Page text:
Dr Mohammad Shoaib Hamrah

Prevalence and correlates of modifiable risk factors for dementia among South Asian migrants

Dr Hamrah
Dr Maree Farrow Memorial Project Grant
In Progress
Project Snapshot

Australia’s South Asian population has increased rapidly and now accounts for over 14 per cent of our total overseas-born residents. South Asian migrants are at greater risk of dementia but, unfortunately, they are less likely to access health services that can reduce this risk. Dr Hamrah will examine the prevalence and correlates of modifiable risk factors for dementia among 200 Indian, Bhutanese, Nepalese and Afghan migrants aged 50 years or over who are now living in Tasmania. Key members of these communities will be contacted to provide them with information about the study, to ensure the approach is culturally respectful, and invite their assistance to recruit participants. Gaining a clearer picture of the health risk profile of Tasmania's migrant populations will guide preventive interventions to minimise future poor health trajectories and ultimately reduce dementia risk. The results will facilitate the design of culturally appropriate interventions that address dementia risk factors and feed into systematic approaches to developing an educational intervention that reaches thousands of migrants across Australia.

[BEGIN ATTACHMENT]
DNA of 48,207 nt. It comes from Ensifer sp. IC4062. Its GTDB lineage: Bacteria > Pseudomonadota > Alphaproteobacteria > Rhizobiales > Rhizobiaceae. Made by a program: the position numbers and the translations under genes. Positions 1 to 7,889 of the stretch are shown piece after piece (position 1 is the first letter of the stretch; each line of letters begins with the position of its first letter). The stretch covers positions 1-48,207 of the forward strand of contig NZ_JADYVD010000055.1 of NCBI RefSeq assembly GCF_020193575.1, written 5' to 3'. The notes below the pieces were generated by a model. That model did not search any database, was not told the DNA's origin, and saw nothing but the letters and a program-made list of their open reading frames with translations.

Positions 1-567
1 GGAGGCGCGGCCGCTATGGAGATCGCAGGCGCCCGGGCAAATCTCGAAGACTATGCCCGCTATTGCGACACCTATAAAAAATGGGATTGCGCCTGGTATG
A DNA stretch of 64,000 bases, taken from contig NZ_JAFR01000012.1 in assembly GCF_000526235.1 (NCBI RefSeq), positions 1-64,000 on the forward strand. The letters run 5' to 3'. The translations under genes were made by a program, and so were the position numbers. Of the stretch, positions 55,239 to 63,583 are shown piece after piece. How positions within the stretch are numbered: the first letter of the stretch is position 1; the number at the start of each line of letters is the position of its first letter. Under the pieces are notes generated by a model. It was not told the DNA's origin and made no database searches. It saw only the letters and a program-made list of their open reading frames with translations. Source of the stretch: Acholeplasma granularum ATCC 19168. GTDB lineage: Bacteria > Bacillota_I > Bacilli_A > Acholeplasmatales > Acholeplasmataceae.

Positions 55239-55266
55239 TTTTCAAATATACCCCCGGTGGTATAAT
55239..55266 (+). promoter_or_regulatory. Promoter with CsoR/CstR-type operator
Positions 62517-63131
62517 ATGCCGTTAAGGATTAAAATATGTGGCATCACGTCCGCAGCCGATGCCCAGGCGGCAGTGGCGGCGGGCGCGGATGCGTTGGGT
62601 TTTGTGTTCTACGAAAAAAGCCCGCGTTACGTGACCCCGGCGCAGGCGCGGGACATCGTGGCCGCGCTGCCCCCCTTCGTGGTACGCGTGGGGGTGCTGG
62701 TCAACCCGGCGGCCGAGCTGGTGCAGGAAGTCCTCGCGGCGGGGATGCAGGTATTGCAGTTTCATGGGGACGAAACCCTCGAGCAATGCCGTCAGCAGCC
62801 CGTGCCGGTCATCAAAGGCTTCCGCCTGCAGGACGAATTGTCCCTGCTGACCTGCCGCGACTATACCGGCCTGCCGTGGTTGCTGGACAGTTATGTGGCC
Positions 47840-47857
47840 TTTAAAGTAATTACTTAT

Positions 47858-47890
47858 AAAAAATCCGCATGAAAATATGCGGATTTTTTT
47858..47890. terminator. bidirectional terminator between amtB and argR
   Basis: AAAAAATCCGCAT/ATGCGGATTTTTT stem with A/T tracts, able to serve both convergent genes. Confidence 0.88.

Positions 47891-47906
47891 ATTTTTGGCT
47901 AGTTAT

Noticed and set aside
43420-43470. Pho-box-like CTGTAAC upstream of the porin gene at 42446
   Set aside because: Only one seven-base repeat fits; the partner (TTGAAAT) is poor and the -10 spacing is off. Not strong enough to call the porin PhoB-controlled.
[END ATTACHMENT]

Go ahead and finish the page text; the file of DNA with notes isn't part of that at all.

Learn more about this exciting project

Where are they now?

Dr Mohammad Shoaib Hamrah is a Research Fellow in the Epidemiology of Dementia for the ISLAND Project, Wicking Dementia Research and Education Centre, University of Tasmania.

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